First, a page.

"Forgiven." She smiled, snapping out of her deadpan gaze. I don't know whether she's bipolar or what but she switches between borderline emo and super hyper. Quite amusing, actually. "I'm sorry about your brother, Howie. I hope he's alright. Although I would appreciate it if you find it."

I cringed and looked away. I hated it when people tried to sympathize with me, when they tried to understand how it felt to have your little brother almost dying in the hospital. They were just pretending; they don't know the true pain and guilt. Why was it him, why not me or Bill? My parents are worried sick, even skipping their jobs as top-notch lawyers. Bill flew home from college at the University, and we were all barely sleeping, barely eating, barely getting along as a family. Mom's been irritable and would lash out at anything, and Dad's just sitting in front of the television. That is, when they weren't at the hospital. I swear that that building our home now, not our house. And did anyone else understand? My brother with a raging fever having all possible cures tested on him to no avail. My whole family torn apart and everyone on the edge. Who else will understand?

The teachers signaled it clear, and we all trudged back inside. The cold December wind sucked all of the energy right out of us. And besides, who wanted to go back to school when it's almost the end of school and the beginning of break? Every step I took seemed to sap me of my energy, until I finally reached the third floor in my class. First thing, I checked my seat and the surrounding area for that chocolate bar. No such luck. I looked over to Lorraine and threw my arms in the air in defeat.

Soon, the bell for dismissal rang. It sure was stupid, having us go inside just to get us back outside, again. I stuffed my backpack and headed out the door, caught in the rush of eager students waiting to get home and be free. Suddenly I heard a clang and realized that I dropped my calculator.

Silently cursing, I ran back to my classroom's entrance where I dropped that maniacal contraption. By now the hallways were mostly cleared, the holiday spirit and premature excitement fuel for everyone. I stooped to picked it up, only to glance forward. Some people call that intuition. Some call it instinct. I call it pure chance.

There was a girl standing there. She had mousy brown hair and sad green eyes. She wore something like a uniform, something that ran a distant bell in my head. A green sweater was worn over it, and she looked almost ready to cry. Almost. I saw a hint of a smile on her face, even though you can probably lie straight to me and get away with it. For one moment, we were just staring at each other.

And then I bolted off in the other direction, both urged to get away from this girl and to go home. That girl, I don't know, but I have a bad feeling about. Something about her clothes just didn't seem right.

Not to mention that she was holding the chocolate bar present.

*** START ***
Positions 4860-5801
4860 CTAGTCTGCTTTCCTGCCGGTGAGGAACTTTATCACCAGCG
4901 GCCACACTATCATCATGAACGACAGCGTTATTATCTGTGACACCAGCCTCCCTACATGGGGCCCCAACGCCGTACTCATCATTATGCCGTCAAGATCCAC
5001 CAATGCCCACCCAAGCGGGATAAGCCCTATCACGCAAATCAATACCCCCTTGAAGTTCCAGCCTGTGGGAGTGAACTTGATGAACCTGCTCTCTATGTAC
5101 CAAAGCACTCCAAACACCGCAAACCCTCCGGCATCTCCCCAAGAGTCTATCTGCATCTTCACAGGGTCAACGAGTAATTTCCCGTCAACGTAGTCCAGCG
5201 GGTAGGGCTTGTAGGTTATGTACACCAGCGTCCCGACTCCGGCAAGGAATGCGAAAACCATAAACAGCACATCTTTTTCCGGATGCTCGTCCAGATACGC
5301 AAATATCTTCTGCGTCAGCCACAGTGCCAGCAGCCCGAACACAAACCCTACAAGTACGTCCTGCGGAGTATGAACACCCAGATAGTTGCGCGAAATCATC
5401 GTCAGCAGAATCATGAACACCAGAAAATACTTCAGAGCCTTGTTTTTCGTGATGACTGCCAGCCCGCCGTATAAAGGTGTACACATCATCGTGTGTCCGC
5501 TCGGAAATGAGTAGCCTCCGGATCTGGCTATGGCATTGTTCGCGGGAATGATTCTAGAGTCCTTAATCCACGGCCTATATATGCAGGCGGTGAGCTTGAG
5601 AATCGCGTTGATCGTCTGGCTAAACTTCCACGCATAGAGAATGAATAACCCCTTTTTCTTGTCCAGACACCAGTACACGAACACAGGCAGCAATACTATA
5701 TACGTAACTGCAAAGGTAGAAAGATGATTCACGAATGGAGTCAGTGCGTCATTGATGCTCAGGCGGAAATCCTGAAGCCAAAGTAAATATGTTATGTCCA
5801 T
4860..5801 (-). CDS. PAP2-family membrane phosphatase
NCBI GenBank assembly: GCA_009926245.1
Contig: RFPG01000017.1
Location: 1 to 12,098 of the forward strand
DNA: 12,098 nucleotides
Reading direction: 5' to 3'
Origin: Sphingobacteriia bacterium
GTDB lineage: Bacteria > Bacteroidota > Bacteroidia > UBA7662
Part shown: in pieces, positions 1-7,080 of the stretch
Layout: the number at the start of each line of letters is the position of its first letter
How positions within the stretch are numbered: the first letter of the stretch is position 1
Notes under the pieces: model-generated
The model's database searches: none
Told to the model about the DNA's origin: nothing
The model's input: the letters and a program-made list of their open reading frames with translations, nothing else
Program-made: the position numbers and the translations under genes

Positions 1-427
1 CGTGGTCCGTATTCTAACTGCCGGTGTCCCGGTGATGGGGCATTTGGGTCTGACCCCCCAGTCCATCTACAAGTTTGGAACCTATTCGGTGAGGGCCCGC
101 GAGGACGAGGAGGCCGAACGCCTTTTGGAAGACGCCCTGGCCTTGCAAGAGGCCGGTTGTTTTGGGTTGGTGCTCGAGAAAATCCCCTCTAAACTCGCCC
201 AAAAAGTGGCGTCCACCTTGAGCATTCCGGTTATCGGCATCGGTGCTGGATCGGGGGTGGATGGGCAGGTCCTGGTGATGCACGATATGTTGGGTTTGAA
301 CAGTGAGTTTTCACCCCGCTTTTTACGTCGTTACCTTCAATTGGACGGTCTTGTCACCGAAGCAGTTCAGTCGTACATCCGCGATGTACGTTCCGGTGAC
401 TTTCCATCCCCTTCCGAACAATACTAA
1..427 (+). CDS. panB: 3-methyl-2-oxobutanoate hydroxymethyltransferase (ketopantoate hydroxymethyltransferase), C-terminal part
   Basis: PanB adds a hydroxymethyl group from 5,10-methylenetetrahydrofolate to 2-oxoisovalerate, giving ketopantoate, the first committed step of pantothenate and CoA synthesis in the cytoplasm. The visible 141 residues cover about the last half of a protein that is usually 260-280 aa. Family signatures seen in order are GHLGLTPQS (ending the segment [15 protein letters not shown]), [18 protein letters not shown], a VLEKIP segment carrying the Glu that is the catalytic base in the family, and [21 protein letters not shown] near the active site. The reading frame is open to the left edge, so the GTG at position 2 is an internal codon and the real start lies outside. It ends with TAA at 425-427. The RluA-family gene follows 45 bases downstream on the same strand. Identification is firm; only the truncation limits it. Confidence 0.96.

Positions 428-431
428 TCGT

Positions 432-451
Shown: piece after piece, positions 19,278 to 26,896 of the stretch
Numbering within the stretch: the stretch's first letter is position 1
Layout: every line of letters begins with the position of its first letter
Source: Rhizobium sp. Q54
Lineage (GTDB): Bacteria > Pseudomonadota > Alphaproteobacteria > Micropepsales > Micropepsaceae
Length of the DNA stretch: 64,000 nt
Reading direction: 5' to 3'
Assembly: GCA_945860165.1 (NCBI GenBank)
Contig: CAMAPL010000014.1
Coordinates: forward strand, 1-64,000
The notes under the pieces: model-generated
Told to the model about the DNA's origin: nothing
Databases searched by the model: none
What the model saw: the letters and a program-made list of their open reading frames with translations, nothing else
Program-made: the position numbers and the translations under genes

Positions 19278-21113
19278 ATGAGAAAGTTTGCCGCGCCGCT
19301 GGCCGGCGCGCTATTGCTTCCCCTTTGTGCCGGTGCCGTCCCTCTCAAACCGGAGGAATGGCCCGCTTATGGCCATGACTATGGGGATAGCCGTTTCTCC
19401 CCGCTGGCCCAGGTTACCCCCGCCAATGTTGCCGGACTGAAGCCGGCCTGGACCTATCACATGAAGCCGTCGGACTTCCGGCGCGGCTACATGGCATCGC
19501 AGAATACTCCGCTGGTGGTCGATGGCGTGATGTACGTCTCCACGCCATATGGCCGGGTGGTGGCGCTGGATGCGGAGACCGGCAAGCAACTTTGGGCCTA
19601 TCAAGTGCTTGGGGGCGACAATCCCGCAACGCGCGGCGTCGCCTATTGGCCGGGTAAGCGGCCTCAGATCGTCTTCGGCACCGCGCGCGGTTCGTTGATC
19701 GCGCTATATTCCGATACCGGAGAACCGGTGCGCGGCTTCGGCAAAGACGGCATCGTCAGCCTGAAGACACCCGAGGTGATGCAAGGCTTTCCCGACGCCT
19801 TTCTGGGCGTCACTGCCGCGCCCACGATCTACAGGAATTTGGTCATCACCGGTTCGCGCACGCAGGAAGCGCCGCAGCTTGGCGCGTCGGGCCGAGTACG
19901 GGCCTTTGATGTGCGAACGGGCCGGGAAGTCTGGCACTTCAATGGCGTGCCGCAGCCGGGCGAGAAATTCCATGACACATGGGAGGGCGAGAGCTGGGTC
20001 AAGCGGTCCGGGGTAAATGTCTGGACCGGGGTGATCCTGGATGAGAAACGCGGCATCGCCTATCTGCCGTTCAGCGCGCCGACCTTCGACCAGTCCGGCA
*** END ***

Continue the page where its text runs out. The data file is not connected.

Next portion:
***

"I'm home," I yelled, prepared for either nobody or everybody. I got some.

Grandma came out with tear stained eyes and a smile. She was my dad's mother, and insisted to be called Mag. Because of Tom's condition, she decided to stay with us and help cook and clean (Mom knew next to nothing when it came to food). I appreciated her at some times, but I just don't deal well with old people. Or adults, for that matter.

"Welcome home, Howard," she said. I cringed at my real name. It sounded way too formal for my liking. All three of our names were way too formal in their original forms. William, Howard, and Thomas. Who would use those names?! So we just abbreviated them, somewhat.

"It's Howie, Grandma," I smiled wearily. I don't know why, but school always stresses me to no end.

She smiled back sneakily. "And I told you its Mag. I hate being called 'Grandma'; I'm not that old am I?" I inched towards the door, not exactly intent on having a heart-to-heart with my grandmother today.

"I just want to know how Tom is," I blurted out. Suddenly her face turned into a saddened frown, and I almost wished that I didn't bring it up. But I had to know. He's my brother, after all.

Mag sighed and looked out the window for a while before answering. "They don't think he's going to make it. He has this infection in his blood, and it's not going away. I'm sorry, Howie, but there's only a fingernail of a chance that he's going to make it." I felt like punching something just then. I felt like screaming.

"Tons of kids get leukemia every year," I muttered, barely able to keep my voice calm. "Tons of kids get it, and they survive! Why can't Tom be one of the lucky ones? Why did it have to be him? Why?!" I stomped up the stairs into my bedroom and slammed the door shut. Why?

I could just imagine Tom in the adjacent bedroom, playing with his comic books and looking on Yahoo! every so often to see it another UFO has been spotted. I could almost imagine. One day, he'll be back in his room. I trust the world on that.

Or maybe I just trust myself and nobody else on that.

December 24:

The break flew like the Wright brother's airplane at Kitty Hawk (Don't ask, I had to do a report on it.). Sometimes it felt like the seconds were going by like years and yet other times it felt like speeding past on a roller coaster. Very strange was one way to describe it.